Foreign ministers and representatives of international organizations concluded a meeting on Libya Sunday with a commitment to the cease-fire and arms embargo, during the Munich Security Conference. Meanwhile, an International Follow-Up Committee on Libya (IFCL) was launched to monitor the implementation of the commitments.
"As Turkey, we have stressed that the only solution is a political one, and to achieve this, (Khalifa) Haftar's aggression and violations must be stopped," Foreign Minister Mevlüt Çavuşoğlu said at the Libya follow-up meeting.
The Sunday morning meeting chaired by German Foreign Minister Heiko Maas and U.N. Special Envoy for Libya Ghassan Salame is the first follow-up committee meeting within the Berlin process of Jan.19, an initiative launched by the U.N. and Germany seeking unity among international actors to support efforts for a political solution and cease-fire in Libya.
"All parties have reiterated the targets of the Berlin conference," Maas said. Italy will host the next international Libya meeting next month to discuss the progress made in implementing the cease-fire and arms embargo, although a date has not yet been specified.
"The arms embargo has become a joke; we all really need to step up here," U.N. Deputy Special Representative to Libya Stephanie Williams told a news conference in Munich.
Saying that those responsible for breaches to the cease-fire need to be held accountable, Williams said: "It's complicated because there are violations by land, sea and air, but it needs to be monitored and there needs to be accountability."
Maas said the next 5+5 meeting between Libyan rivals would take place in Geneva on Tuesday.
The Libyan rivals are also scheduled to hold their first "political dialogue" on Feb. 26.
Çavuşoğlu attended the meeting, along with the foreign ministers of France, Italy and several countries from the region, at the invitation of Maas.
On Wednesday, the U.N. Security Council endorsed a 55-point road map for ending the war in Libya and condemned the recent increase in violence and violations of the arms embargo in the oil-rich North African country.
A fragile cease-fire was established on Jan. 12. At an international summit in Berlin a week later, world leaders agreed to end all foreign interference in Libya and to uphold a weapons embargo. However, there are still near-daily clashes on the outskirts of Tripoli, and weapons continue to flow into the country.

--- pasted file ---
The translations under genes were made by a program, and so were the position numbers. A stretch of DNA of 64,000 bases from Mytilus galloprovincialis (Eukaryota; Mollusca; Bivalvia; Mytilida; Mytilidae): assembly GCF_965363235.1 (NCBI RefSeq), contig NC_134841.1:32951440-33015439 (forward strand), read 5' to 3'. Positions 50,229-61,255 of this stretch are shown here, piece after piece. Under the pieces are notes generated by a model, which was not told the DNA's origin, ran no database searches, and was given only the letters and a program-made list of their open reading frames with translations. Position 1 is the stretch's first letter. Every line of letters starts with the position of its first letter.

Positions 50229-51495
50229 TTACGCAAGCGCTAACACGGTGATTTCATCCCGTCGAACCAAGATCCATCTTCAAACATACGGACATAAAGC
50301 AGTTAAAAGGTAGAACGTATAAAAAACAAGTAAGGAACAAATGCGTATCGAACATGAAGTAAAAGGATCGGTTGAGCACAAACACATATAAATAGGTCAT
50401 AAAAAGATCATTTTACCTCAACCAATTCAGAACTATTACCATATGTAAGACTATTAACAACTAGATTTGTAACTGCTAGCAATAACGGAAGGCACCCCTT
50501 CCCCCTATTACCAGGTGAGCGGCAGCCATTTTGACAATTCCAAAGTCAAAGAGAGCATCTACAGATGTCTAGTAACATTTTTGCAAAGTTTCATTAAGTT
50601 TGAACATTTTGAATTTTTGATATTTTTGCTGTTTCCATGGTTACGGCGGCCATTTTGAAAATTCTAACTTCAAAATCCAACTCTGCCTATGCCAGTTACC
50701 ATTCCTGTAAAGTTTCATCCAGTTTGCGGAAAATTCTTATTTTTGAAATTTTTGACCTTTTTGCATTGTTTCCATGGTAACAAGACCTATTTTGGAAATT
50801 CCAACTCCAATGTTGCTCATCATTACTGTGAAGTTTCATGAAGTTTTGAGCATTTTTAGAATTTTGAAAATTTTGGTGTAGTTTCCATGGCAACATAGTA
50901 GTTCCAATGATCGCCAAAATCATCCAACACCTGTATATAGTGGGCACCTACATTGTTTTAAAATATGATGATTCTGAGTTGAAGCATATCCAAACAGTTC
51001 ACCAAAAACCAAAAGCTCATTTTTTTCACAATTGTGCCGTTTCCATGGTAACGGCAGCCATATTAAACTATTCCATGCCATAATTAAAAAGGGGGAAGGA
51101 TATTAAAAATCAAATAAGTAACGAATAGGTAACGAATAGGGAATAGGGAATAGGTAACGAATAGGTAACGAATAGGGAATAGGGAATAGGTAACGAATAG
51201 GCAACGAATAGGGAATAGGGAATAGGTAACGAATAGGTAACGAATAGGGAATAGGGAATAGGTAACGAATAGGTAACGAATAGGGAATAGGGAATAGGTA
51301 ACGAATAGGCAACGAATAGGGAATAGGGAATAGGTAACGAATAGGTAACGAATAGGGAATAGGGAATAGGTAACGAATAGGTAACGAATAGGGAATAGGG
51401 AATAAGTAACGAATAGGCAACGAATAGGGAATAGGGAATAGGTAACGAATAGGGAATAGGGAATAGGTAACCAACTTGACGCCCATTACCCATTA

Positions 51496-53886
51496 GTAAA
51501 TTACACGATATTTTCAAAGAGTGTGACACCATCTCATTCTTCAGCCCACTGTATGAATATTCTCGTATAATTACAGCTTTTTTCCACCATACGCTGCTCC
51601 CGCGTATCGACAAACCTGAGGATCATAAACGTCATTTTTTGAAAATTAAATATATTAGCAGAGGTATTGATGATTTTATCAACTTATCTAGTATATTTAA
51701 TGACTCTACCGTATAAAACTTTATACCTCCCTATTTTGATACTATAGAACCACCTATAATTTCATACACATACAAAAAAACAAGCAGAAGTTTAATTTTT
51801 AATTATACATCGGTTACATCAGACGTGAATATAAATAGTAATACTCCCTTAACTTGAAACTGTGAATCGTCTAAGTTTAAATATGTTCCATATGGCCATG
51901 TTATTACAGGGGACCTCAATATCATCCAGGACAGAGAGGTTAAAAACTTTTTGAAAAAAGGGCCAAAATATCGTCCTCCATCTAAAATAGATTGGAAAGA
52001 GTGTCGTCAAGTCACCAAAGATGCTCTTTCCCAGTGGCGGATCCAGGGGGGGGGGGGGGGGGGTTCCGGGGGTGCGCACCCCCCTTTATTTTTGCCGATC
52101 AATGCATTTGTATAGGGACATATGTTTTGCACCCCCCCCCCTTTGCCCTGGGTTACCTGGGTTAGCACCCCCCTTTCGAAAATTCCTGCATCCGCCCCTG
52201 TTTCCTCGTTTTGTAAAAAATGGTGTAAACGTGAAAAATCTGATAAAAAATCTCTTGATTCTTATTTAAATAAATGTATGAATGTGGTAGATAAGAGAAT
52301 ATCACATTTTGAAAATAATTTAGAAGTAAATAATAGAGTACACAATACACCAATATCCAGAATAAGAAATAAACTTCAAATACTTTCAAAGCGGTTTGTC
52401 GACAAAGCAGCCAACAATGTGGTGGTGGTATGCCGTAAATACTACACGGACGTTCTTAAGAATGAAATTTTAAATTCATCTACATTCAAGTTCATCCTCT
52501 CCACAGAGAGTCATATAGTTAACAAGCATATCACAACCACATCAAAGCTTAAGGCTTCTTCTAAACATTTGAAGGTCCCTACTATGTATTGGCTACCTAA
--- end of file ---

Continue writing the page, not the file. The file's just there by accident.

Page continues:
Over 150 reported cease-fire violations: U.N.
The situation in war-torn Libya is "deeply troubling," Williams said after talks with the foreign minister, adding that over 150 violations had been reported since last month's cease-fire was agreed upon.
"The situation on the ground remains deeply troubling. The truce is holding only by a thread," Williams said on the sidelines of the conference.
"It is the Libyan people that continue to suffer the most. The economic situation continues to deteriorate, exacerbated by the oil blockade," she continued.
Foreign backing for Haftar 'prolonging' war
Foreign support for eastern-based putschist Haftar only serves to prolong the conflict in the war-torn country, head of the internationally recognized Government of National Accord (GNA) Fayez al-Sarraj warned on Saturday.
"Haftar's supporters must understand that they have lost their gamble" by backing the eastern military strongman, said Sarraj, adding that this support will only "prolong the war and create deeply rooted hatred that will be difficult to overcome."
States including United Arab Emirates, Russia and Egypt have supported Haftar, while the GNA is backed by Turkey, Qatar and Italy.
In the face of constant cease-fire violations by forces loyal to Haftar, Sarraj reiterated also that the Libyan crisis could only be solved through negotiations.
The crisis could be solved politically rather than militarily, but as long as Haftar continues to target civilian settlements, negotiations cannot continue, Sarraj told reporters the same day.
At least 30 people were killed and 33 injured Jan. 5 when Haftar's forces launched an airstrike on the dormitory of a military school in Tripoli, mainly targeting students.
Furthermore, even though the U.N. Security Council adopted a resolution Wednesday calling for a "lasting cease-fire" in war-torn Libya, where a fragile truce has been in place since January, clashes continued the next day with Haftar again targeting civilians.
"We cannot negotiate as long we are being bombarded by aircraft and there is bloodshed and the destruction of infrastructure," Sarraj said.
"Libya belongs to all Libyans. Libyans do not recognize a one-man administration. There is progress in our military capacity, and it will become better; we will reinforce our military institutions by cooperating with friendly nations," Sarraj stated.
Referring to the deal signed with Turkey in November allowing Ankara to provide military training and equipment at the request of the Libyan government, Sarraj said: "We signed the security and military cooperation deal with Turkey open to the public, and its aims are obvious. We did not bring mercenaries to kill people like the opposite side (Haftar)."
Since the ousting of late leader Moammar Gadhafi in 2011, two seats of power have emerged in Libya – Haftar in eastern Libya supported mainly by Egypt and the UAE, and the GNA in the capital Tripoli, which enjoys U.N. and international recognition.
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